Experimental, minimally invasive “liquid biopsy” blood tests might soon help to personalize prostate cancer treatment by predicting androgen resistance and survival benefits from particular treatments, researchers announced at the 2016 American Society of Clinical Oncology (ASCO) Annual Meeting, held June 3–7 in Chicago.
Liquid biopsies detect circulating tumor cells (CTCs) or bits of tumor DNA (ctDNA). Not all tumors shed cells or DNA into a patient’s bloodstreams, but most do. And when they do, they can reveal a lot about themselves—including molecular signatures that can be targeted with specific treatments.
Recent years have seen an explosion of candidate biomarkers for prostate cancer and other malignancies, including both liquid biopsies and tumor-sample gene panels. Most candidate biomarkers have been prognostic gene-mutation signatures that can estimate patient survival regardless of what treatment strategies are attempted. These prognostic tests can be useful for risk-stratifying patients who are participating in clinical studies, or in communicating prognosis to a patient and his loved ones.
But other proposed biomarkers are predictive: their results correlate with a given patient population’s outcomes following treatment with a particular treatment strategy. Of particular interest among prostate cancer experts at this year’s ASCO meeting was the development of biomarkers that predict tumor androgen-receptor (AR) resistance.
One suspected factor in AR resistance is nuclear androgen-receptor splice variant 7 (AR-V7), which lacks a normal AR ligand-binding domain. Detecting AR-V7 protein in prostate CTCs can predict the failure of abiraterone and enzalutamide (two AR signaling inhibitors), according to a cross-sectional cohort study reported at the ASCO meeting (abstract 5013). The study was also published online in JAMA Oncology.
Among patients whose CTCs harbor AR-V7, taxane-based chemotherapy regimens are associated with significantly longer progression-free and overall survival (OS) as well (OS: 8.9 vs 4.6 months; multivariate hazard ratio for risk of death on taxane vs abiraterone or enzalutamide therapy, 0.24 [95% CI, 0.10–0.57]; P = .035).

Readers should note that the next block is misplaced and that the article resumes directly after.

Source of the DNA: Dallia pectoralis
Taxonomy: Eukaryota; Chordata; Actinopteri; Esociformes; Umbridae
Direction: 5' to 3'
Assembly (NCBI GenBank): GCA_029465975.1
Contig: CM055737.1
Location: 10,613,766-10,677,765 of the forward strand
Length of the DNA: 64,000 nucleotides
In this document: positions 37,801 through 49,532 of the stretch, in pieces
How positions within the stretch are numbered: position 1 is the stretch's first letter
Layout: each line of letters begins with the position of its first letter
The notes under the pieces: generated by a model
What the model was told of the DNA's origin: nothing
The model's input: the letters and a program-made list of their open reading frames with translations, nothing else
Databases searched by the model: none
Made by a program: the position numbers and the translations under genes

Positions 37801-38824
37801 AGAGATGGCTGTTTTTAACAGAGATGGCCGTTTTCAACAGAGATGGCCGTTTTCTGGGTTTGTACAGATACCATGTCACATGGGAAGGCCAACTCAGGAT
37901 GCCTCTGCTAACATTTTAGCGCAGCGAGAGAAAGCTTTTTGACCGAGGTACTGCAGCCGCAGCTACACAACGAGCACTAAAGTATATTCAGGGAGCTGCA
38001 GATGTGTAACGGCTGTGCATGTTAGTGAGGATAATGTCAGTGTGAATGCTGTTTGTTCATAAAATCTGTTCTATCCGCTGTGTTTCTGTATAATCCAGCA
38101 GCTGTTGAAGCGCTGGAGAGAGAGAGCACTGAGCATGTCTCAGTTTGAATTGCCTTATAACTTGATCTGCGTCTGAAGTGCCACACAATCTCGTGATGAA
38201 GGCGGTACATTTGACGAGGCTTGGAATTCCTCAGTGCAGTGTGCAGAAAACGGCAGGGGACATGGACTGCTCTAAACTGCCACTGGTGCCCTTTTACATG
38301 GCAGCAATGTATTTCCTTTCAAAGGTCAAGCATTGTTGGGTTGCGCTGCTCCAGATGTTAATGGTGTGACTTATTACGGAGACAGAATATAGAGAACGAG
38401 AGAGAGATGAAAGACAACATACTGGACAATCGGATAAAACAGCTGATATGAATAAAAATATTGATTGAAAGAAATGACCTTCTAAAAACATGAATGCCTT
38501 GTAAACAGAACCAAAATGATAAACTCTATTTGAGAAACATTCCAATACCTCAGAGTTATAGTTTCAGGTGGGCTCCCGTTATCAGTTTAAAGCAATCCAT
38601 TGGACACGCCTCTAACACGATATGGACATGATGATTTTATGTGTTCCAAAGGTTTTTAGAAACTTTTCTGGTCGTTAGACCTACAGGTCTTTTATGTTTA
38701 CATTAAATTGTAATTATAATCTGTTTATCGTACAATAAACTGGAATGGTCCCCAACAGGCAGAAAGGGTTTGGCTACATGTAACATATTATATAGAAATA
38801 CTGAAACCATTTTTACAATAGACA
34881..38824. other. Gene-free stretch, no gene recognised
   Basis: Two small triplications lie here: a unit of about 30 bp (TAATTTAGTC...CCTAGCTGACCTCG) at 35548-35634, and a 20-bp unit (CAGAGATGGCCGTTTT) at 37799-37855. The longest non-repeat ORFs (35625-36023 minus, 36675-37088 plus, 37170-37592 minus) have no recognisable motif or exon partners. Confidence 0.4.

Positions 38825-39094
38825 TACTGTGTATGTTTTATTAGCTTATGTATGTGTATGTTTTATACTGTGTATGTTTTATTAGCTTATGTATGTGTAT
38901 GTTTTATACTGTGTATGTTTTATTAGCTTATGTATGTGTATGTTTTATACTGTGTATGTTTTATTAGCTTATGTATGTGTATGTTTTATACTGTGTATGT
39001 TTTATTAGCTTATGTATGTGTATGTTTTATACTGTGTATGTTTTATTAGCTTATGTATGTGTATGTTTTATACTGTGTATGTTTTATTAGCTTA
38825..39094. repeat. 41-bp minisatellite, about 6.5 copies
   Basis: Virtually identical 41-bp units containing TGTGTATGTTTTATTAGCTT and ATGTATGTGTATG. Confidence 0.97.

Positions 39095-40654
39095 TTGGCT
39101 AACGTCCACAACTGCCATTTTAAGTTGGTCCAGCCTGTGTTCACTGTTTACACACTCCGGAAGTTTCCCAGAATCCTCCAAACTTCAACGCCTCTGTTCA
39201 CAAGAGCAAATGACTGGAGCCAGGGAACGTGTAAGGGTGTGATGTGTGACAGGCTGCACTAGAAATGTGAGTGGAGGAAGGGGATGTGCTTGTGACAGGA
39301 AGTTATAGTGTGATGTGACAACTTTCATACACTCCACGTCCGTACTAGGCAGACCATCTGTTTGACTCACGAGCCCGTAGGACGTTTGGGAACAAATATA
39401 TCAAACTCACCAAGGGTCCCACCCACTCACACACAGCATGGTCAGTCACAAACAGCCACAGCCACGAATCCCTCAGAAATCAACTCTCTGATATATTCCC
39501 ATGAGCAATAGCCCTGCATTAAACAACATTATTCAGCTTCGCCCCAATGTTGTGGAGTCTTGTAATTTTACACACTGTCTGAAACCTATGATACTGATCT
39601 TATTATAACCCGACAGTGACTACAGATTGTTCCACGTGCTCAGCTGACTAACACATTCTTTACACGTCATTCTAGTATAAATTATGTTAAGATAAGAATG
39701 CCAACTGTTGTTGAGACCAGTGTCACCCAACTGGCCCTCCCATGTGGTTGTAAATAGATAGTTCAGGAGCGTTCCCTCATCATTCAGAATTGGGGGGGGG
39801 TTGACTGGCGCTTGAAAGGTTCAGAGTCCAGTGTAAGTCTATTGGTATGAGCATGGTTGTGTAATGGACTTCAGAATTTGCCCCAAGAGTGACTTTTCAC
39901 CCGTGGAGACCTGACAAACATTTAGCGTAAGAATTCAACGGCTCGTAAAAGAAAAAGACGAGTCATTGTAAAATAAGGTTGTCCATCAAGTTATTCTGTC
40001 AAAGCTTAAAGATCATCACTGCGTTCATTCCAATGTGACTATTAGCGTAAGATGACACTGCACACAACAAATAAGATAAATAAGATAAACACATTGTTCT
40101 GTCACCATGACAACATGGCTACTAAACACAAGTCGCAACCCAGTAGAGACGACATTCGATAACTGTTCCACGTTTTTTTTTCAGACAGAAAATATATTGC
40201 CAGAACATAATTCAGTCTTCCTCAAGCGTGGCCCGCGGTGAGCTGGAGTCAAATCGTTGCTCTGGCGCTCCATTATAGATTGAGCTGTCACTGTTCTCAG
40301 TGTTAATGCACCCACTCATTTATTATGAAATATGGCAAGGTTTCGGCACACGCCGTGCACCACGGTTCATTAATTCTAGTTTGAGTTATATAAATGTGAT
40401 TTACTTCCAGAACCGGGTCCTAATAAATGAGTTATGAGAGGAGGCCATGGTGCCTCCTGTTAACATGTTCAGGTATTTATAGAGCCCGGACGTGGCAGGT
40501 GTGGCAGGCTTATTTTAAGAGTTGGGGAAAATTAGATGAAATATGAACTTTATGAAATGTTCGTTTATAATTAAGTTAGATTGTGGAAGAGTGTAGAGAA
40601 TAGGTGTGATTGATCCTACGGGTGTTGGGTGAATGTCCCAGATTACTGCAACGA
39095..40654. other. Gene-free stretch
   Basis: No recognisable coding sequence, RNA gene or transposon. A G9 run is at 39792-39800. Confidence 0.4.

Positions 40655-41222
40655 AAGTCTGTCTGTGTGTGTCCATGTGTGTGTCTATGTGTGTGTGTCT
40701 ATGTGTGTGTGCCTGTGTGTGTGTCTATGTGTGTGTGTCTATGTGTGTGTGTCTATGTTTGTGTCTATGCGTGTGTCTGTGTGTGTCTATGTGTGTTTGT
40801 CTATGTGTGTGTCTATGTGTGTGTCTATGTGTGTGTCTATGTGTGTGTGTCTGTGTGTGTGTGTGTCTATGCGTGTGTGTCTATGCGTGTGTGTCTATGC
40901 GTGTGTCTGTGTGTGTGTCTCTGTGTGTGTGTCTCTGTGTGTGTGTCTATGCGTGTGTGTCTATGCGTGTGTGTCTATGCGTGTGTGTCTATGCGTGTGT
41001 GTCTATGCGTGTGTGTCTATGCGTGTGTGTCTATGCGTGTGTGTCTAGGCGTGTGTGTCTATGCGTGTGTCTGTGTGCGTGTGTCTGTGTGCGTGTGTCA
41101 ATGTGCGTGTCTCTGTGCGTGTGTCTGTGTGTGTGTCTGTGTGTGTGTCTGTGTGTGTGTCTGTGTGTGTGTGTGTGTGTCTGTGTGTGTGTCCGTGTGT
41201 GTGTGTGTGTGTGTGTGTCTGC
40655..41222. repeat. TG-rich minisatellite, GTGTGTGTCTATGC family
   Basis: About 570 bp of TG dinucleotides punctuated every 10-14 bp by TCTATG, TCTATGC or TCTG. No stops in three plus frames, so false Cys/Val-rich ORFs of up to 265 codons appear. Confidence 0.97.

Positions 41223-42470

A total of 161 evaluable men diagnosed with metastatic castration-resistant prostate cancer (mCRPC) were included in the study; pretreatment blood samples were taken and tested using immunofluorescence to identify nucleated cells with the AR-V7 protein. Response to AR therapy was defined as a decline in patients’ PSA levels of greater than 50%.
None of the patients with AR-V7–positive CTCs responded to AR therapy.
The findings imply that AR-V7 testing can help ensure that patients receive appropriate treatment earlier in disease progression, when therapy might be more effective.
“We found that a novel liquid biopsy for AR-V7 was able to identify, with specificity, patients who will not benefit from these therapies and should instead start chemotherapy independent of the line of therapy being administered,” said lead study author Howard I. Scher, MD, chief of genitourinary oncology services at Memorial Sloan Kettering Cancer Center in New York.
1. Scher HI, Lu D, Schreiber NA, et al. Association of AR-V7 on circulating tumor cells as a treatment-specific biomarker with outcomes and survival in castration-resistant prostate cancer. JAMA Oncology. Published online June 4, 2016.
2. Antonarakis ES, Lu C, Luber B, et al. Androgen receptor splice variant 7 and efficacy of taxane chemotherapy in patients with metastatic castration-resistant prostate cancer. JAMA Oncology. 2015;1(5):582-591.
3. Montgomery RB, Plymate SR. AR-V7 protein in circulating tumor cells—the decider for therapy? JAMA Oncology. Published online June 4, 2016.